John Davison Rockefeller Sr. (July 8, 1839 – May 23, 1937) was an American business magnate and philanthropist. He has been widely considered the wealthiest American of all time and the richest person in modern history. Rockefeller was born into a large family in upstate New York that moved several times before eventually settling in Cleveland, Ohio. He became an assistant bookkeeper at age 16 and went into several business partnerships beginning at age 20, concentrating his business on oil refining. Rockefeller founded the Standard Oil Company in 1870. He ran it until 1897 and remained its largest shareholder. Read more at https://en.wikipedia.org/wiki/John_D._Rockefeller

Henry Morrison Flagler (January 2, 1830 – May 20, 1913) was an American industrialist and a founder of Standard Oil, which was first based in Ohio. He was also a key figure in the development of the Atlantic coast of Florida and founder of the Florida East Coast Railway, much of which he built through convict leasing. He is known as the father of Miami and Palm Beach, Florida. Read more at https://en.wikipedia.org/wiki/Henry_Flagler

Standard Oil Trust

In response to state laws that had the result of limiting the scale of companies, Rockefeller and his associates developed innovative ways of organizing to effectively manage their fast-growing enterprise. On January 2, 1882, they combined their disparate companies, spread across dozens of states, under a single group of trustees. By a secret agreement, the existing 37 stockholders conveyed their shares "in trust" to nine trustees: John and William Rockefeller, Oliver H. Payne, Charles Pratt, Henry Flagler, John D. Archbold, William G. Warden, Jabez Bostwick, and Benjamin Brewster.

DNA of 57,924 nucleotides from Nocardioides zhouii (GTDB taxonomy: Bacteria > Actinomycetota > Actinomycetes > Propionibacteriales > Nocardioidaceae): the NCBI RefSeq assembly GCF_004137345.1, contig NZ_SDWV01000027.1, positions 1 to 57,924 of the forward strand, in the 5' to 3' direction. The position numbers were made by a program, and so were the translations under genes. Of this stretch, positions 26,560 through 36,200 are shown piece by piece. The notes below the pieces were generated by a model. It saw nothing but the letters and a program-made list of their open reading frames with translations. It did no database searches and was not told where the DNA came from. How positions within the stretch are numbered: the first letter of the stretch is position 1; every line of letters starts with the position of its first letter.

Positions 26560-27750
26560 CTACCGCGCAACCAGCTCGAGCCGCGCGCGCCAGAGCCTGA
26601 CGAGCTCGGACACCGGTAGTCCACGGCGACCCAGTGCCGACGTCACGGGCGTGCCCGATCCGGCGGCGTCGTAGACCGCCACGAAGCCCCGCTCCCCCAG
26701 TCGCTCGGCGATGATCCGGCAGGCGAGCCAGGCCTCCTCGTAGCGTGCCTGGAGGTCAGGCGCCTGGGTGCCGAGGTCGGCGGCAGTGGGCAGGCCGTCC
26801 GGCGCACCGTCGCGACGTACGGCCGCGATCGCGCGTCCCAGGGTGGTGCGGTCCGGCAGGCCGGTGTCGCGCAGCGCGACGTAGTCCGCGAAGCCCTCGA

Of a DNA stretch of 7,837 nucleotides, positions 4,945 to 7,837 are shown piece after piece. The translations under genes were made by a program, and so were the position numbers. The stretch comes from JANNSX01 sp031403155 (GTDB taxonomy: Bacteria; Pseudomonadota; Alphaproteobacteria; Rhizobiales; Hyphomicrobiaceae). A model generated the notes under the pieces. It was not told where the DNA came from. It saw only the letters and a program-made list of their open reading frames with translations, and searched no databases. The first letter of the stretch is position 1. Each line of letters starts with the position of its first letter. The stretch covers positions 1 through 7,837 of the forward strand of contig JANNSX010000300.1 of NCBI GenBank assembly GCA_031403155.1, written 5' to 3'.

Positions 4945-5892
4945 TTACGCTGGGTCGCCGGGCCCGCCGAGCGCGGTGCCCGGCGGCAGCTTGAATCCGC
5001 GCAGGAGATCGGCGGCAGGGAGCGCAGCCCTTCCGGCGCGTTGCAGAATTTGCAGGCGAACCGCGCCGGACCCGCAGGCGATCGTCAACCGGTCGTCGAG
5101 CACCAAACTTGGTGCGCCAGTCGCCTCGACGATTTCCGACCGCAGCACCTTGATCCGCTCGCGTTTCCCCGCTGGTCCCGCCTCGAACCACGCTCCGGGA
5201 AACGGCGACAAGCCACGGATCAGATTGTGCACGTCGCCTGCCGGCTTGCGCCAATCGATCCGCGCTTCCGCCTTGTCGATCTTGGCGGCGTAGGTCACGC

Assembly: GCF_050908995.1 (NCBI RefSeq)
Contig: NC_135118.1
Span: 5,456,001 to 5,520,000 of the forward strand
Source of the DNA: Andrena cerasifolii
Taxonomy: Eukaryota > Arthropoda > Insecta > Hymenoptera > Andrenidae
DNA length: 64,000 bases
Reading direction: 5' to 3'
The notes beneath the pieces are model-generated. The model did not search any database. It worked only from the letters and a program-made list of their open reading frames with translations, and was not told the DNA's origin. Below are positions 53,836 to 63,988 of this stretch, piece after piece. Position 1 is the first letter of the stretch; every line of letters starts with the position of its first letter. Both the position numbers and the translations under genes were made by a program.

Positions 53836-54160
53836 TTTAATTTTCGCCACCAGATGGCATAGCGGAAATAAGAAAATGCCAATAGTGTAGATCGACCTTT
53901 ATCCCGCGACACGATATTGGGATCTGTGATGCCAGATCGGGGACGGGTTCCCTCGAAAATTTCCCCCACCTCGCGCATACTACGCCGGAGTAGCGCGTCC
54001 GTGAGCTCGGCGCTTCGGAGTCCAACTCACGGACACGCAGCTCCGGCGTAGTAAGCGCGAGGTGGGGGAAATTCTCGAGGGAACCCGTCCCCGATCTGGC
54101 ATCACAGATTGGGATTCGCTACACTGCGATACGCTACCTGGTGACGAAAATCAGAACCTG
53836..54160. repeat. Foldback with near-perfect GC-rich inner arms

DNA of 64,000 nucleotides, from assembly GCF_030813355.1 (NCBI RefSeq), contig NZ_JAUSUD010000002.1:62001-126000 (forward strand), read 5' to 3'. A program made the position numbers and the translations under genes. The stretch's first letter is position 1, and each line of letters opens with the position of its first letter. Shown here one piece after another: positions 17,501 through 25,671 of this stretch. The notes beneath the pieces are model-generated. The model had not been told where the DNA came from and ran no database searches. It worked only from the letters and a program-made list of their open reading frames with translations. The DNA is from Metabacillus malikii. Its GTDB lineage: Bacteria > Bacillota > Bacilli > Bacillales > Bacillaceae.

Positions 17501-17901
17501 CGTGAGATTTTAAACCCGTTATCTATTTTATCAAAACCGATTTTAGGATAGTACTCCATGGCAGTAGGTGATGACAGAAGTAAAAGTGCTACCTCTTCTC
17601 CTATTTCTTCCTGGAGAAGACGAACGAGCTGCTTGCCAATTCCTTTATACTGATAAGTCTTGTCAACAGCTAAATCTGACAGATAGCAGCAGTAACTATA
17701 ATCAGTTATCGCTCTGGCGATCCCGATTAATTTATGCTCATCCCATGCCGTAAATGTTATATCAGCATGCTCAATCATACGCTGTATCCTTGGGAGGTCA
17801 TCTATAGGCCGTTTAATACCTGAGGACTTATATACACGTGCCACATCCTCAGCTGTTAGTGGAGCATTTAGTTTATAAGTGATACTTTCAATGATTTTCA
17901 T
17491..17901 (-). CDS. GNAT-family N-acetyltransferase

“Whereas some state legislatures imposed special taxes on out-of-state corporations doing business in their states, other legislatures forbade corporations in their state from holding the stock of companies based elsewhere. (Legislators established such restrictions in the hope that they would force successful companies to incorporate—and thus pay taxes—in their state.)”  Standard Oil's organizational concept proved so successful that other giant enterprises adopted this "trust" form.

By 1882, Rockefeller's top aide was John Dustin Archbold, whom he left in control after disengaging from business to concentrate on philanthropy after 1896. Other notable principals of the company include Henry Flagler, developer of the Florida East Coast Railway and resort cities, and Henry H. Rogers, who built the Virginian Railway. In 1885, Standard Oil of Ohio moved its headquarters from Cleveland to its permanent headquarters at 26 Broadway in New York City. Concurrently, the trustees of Standard Oil of Ohio chartered the Standard Oil Co. of New Jersey (SOCNJ) to take advantage of New Jersey's more lenient corporate stock ownership laws. Read more at https://en.wikipedia.org/wiki/Standard_Oil#Standard_Oil_Trust

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A stock certificate is issued by businesses, usually companies. A stock is part of the permanent finance of a business. Normally, they are never repaid, and the investor can recover his/her money only by selling to another investor. Most stocks, or also called shares, earn dividends, at the business's discretion, depending on how well it has traded. A stockholder or shareholder is a part-owner of the business that issued the stock certificates.

Item ordered may not be exact piece shown. All original and authentic.
Price: $3,695.00